ethnographic exploration of multiple interactions with the past;
diffusion and the transformation of culture; contrasting uses and ways
of interpreting material culture within the two disciplines, and so on.
More details on these themes may be found here Queries may be
addressed to conference(a)

CFP: Greenscapes-Sense and Meaning: Fields of Dreams (Landscapes of Myth and Imagination)

Greenscapes ~ Sense and Meaning:
Fields of Dreams (Landscapes of Myth and Imagination)
October 1-3, 2009, Brock University, Ontario, CANADA
Our landscapes have long been the unconscious repository of cultural hopes, fears and desires. From the Garden of Eden to aboriginal Dreamtime, societies have perceived their surrounding natural environment to express cultural values reflected in their myths, legends, sacred texts and belief systems. The occupation, transition, or representation of landscape constitutes an imaginative exercise for both subject and object. Yet imagination is not a consciously controllable process, and dreams can be unsettling portents as well as expressions of wish-fulfilment. We welcome papers that explore landscapes of myth and imagination in real and virtual sites, literary texts, images, and installations and invite proposals on the following topics:
Landscapes of allusion (texts, myths, folktales, legends)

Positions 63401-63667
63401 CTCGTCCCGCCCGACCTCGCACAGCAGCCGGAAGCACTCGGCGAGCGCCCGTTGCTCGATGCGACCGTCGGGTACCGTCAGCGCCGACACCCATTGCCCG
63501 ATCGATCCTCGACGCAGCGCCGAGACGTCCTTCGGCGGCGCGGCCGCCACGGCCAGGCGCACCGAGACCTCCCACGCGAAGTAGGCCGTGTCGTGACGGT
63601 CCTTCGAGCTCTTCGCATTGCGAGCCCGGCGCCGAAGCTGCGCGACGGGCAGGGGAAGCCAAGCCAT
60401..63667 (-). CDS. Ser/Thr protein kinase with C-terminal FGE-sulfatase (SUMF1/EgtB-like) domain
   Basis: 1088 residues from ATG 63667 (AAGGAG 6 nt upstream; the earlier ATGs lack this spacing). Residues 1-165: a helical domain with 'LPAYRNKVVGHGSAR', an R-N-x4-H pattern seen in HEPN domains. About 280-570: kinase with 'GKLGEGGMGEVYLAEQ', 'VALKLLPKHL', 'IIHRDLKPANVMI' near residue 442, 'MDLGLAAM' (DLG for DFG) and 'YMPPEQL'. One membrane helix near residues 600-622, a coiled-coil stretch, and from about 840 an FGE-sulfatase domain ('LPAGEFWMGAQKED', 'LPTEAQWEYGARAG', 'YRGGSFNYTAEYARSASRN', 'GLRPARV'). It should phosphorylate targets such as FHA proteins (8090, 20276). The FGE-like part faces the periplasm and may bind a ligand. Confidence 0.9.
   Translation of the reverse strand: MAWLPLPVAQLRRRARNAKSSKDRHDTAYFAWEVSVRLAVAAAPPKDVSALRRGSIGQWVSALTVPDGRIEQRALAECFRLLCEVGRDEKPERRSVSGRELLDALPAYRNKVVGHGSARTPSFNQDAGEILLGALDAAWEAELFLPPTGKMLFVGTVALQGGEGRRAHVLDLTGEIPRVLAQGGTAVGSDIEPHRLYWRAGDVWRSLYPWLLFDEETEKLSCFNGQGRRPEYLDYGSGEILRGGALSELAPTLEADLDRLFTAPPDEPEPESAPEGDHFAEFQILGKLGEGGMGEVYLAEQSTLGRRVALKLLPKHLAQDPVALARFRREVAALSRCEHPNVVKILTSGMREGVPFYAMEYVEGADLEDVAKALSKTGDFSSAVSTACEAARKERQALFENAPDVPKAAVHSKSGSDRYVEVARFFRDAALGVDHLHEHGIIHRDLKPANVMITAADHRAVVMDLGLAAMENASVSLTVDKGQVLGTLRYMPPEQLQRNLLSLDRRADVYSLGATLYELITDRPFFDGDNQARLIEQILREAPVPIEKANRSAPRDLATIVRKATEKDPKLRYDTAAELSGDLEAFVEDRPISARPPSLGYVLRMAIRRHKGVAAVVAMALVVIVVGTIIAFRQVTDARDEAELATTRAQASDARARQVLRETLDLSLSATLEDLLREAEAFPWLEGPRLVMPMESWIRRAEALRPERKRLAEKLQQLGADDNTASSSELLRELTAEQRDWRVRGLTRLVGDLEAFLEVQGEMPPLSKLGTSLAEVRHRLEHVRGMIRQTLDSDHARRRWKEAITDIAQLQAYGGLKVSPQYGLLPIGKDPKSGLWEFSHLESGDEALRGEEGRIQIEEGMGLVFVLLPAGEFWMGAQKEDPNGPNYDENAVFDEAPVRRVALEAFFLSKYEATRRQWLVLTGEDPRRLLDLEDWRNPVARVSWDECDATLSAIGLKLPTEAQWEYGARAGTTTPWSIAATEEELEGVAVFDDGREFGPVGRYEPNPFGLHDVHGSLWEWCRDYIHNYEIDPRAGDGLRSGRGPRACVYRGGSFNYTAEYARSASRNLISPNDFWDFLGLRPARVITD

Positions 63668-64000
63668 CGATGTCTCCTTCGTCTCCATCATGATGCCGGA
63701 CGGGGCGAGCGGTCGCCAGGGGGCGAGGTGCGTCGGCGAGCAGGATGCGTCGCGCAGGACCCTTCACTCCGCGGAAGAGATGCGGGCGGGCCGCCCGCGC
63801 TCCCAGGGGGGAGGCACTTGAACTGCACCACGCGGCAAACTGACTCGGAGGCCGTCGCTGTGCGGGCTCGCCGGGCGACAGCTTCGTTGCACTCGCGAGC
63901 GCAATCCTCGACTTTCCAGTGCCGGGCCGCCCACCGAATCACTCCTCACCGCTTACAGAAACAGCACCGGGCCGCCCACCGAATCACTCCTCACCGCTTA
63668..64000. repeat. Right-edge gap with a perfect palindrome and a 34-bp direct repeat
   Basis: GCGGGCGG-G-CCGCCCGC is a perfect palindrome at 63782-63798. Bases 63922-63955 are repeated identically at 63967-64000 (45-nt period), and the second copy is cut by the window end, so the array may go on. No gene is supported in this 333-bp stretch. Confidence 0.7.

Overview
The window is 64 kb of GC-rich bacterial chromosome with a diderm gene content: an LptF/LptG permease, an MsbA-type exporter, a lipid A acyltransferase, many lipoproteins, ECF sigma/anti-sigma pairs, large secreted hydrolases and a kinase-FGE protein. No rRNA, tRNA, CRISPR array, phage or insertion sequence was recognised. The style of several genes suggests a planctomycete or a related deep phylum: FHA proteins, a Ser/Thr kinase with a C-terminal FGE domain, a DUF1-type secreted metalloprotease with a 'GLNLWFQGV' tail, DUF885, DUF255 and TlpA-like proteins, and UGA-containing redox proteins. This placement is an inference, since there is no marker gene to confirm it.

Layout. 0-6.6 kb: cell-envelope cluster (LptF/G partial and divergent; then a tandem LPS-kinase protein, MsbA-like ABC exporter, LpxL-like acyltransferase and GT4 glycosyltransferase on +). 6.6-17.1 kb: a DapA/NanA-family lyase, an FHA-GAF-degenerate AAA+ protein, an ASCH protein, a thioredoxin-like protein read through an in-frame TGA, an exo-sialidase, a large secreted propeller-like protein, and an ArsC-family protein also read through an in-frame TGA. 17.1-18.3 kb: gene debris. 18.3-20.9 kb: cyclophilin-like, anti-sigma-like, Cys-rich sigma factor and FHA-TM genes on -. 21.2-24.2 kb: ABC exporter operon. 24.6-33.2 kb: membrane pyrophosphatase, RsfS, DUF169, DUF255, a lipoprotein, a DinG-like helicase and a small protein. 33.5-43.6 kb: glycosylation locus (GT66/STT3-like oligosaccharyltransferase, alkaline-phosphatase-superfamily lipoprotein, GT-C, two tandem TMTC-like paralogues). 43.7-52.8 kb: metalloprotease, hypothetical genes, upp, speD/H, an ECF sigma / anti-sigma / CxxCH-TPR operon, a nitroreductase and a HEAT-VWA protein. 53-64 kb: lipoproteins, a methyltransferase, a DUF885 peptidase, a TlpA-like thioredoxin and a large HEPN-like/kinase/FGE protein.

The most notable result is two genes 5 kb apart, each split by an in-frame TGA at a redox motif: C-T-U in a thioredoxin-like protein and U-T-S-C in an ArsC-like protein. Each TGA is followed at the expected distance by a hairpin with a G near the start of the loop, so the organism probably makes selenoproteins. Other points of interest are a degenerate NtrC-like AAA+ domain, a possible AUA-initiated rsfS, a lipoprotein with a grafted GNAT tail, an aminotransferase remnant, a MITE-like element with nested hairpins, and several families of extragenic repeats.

Sacred and Secular Utopias
Profane imagination: ruin, decay and social transgression
Gardens of the ‘first time’: origin myths and social legends
Dream landscapes: fear, desire, and exploring the unconscious
Please send abstracts (up to 250 words) and a brief biography to by January 5, 2008.
The conference will take place at Brock University, St. Catharines, Ontario. Giles Blunt, author of Forty Words for Sorrow, The Delicate Storm, and Black Fly Season, will deliver the opening keynote on the subject of landscape and fiction.
Conference organizers: Keri Cronin (Visual Arts, Brock University), David Galbraith (Royal Botanical Gardens), Sharilyn J. Ingram (School of Fine and Performing Arts, Brock University), Leah Knight (English Language and Literature, Brock University), Katharine T. von Stackelberg (Classics, Brock University).
For more information see: